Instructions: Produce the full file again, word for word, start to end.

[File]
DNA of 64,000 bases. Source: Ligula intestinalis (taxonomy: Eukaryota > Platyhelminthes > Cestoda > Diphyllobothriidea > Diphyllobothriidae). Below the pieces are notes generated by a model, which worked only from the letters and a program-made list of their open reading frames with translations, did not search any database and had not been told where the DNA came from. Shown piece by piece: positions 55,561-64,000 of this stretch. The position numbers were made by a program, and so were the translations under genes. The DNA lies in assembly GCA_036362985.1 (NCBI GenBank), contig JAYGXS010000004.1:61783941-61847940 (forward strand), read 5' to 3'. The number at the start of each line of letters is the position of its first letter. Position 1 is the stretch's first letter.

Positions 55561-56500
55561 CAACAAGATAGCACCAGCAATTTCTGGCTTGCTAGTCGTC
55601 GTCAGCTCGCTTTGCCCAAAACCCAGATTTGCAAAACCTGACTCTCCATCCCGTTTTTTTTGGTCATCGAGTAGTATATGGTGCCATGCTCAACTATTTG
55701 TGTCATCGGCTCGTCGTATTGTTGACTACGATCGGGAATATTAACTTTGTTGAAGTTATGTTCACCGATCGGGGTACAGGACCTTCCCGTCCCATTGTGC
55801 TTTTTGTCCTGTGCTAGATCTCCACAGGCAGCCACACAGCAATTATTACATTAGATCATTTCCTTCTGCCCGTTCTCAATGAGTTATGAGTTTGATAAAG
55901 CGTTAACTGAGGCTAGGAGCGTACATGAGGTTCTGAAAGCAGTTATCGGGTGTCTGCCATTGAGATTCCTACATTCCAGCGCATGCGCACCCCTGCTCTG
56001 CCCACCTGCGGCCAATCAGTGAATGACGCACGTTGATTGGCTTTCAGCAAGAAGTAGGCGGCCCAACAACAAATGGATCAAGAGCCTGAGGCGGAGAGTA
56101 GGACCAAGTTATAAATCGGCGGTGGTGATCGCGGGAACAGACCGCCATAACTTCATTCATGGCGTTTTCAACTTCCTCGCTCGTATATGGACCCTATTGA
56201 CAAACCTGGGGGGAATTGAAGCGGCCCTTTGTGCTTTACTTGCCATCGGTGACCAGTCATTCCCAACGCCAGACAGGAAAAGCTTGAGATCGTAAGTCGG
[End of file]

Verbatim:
DNA of 64,000 bases. Source: Ligula intestinalis (taxonomy: Eukaryota > Platyhelminthes > Cestoda > Diphyllobothriidea > Diphyllobothriidae). Below the pieces are notes generated by a model, which worked only from the letters and a program-made list of their open reading frames with translations, did not search any database and had not been told where the DNA came from. Shown piece by piece: positions 55,561-64,000 of this stretch. The position numbers were made by a program, and so were the translations under genes. The DNA lies in assembly GCA_036362985.1 (NCBI GenBank), contig JAYGXS010000004.1:61783941-61847940 (forward strand), read 5' to 3'. The number at the start of each line of letters is the position of its first letter. Position 1 is the stretch's first letter.

Positions 55561-56500
55561 CAACAAGATAGCACCAGCAATTTCTGGCTTGCTAGTCGTC
55601 GTCAGCTCGCTTTGCCCAAAACCCAGATTTGCAAAACCTGACTCTCCATCCCGTTTTTTTTGGTCATCGAGTAGTATATGGTGCCATGCTCAACTATTTG
55701 TGTCATCGGCTCGTCGTATTGTTGACTACGATCGGGAATATTAACTTTGTTGAAGTTATGTTCACCGATCGGGGTACAGGACCTTCCCGTCCCATTGTGC
55801 TTTTTGTCCTGTGCTAGATCTCCACAGGCAGCCACACAGCAATTATTACATTAGATCATTTCCTTCTGCCCGTTCTCAATGAGTTATGAGTTTGATAAAG
55901 CGTTAACTGAGGCTAGGAGCGTACATGAGGTTCTGAAAGCAGTTATCGGGTGTCTGCCATTGAGATTCCTACATTCCAGCGCATGCGCACCCCTGCTCTG
56001 CCCACCTGCGGCCAATCAGTGAATGACGCACGTTGATTGGCTTTCAGCAAGAAGTAGGCGGCCCAACAACAAATGGATCAAGAGCCTGAGGCGGAGAGTA
56101 GGACCAAGTTATAAATCGGCGGTGGTGATCGCGGGAACAGACCGCCATAACTTCATTCATGGCGTTTTCAACTTCCTCGCTCGTATATGGACCCTATTGA
56201 CAAACCTGGGGGGAATTGAAGCGGCCCTTTGTGCTTTACTTGCCATCGGTGACCAGTCATTCCCAACGCCAGACAGGAAAAGCTTGAGATCGTAAGTCGG